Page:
cyst, and encephalomalacia. These lesions will be discussed cross-sectional slices can be performed which allowed for
in further detail following a discussion about different meth- high-quality three-dimensional reconstruction. Thinner
ods for imaging TBI. slices also improve the diagnostic accuracy of CT in the eval-
uation of maxillofacial, orbital, and temporal bone fractures.
Intravenous contrast administration should not be per-
University of California, San Francisco, San Francisco General Hospital, San formed because it can both mask and mimic underlying hem-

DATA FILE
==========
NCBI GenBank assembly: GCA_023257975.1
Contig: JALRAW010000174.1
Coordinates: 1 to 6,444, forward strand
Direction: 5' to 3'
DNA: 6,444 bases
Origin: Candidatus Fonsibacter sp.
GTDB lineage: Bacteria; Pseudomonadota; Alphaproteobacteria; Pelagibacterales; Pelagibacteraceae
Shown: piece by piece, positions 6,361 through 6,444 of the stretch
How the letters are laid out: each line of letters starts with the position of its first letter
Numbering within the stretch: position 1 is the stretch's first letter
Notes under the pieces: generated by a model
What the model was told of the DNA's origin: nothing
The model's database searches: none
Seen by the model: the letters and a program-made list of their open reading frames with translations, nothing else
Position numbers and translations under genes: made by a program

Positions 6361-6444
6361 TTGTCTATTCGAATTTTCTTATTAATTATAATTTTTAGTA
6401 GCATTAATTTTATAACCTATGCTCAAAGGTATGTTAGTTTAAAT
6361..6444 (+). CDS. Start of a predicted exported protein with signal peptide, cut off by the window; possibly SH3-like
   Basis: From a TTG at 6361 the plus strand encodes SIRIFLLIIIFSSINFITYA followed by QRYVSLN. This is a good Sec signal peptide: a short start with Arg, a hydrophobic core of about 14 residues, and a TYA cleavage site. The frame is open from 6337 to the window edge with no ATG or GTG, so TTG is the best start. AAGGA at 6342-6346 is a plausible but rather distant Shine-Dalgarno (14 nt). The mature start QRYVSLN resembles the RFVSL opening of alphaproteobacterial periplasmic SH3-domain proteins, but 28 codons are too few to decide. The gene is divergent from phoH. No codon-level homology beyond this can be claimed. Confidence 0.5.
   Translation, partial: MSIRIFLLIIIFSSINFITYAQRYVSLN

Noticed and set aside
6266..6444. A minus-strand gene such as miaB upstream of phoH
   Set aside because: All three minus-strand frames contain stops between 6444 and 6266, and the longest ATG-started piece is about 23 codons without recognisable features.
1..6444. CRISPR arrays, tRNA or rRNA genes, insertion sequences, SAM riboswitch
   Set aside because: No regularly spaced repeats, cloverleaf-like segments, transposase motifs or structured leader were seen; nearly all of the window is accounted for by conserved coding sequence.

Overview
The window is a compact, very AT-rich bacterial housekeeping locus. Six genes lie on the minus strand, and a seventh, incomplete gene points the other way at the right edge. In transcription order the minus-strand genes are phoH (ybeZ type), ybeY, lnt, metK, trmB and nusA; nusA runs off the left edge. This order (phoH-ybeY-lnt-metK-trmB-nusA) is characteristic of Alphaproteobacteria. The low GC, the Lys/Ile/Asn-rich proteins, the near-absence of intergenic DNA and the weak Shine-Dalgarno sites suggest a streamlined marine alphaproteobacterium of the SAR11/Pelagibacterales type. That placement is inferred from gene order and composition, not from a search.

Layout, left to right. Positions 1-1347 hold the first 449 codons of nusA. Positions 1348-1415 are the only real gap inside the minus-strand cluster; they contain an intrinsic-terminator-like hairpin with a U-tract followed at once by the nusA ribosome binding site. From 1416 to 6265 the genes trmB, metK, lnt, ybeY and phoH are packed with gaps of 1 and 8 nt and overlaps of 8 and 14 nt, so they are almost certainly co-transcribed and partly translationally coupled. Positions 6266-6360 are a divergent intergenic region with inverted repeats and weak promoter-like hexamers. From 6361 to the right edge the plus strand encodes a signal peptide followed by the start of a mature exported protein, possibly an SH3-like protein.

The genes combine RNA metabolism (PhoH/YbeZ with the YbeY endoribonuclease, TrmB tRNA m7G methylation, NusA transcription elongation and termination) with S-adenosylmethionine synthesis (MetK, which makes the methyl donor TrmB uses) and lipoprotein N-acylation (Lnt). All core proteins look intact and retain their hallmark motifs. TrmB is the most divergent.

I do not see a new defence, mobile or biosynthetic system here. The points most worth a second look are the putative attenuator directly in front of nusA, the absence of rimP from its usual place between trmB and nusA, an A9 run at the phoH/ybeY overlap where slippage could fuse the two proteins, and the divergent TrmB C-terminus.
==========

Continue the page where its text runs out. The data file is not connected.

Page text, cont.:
Francisco, CA. orrhage.
Address reprint requests to Alisa D. Gean, MD, Professor of Radiology, CT images must be reviewed using multiple windows and
Neurology, and Neurological Surgery, University of California, San
Francisco, Chief of Neuroradiology, San Francisco General Hospital,
levels. With the widespread utilization of picture archiving
1001 Potrero Avenue, San Francisco, CA 94110. E-mail: agean@ and communication system (PACS), most imaging interpre- tation is now performed on computer workstations, allowing

0037-198X/06/$-see front matter © 2006 Elsevier Inc. All rights reserved. 177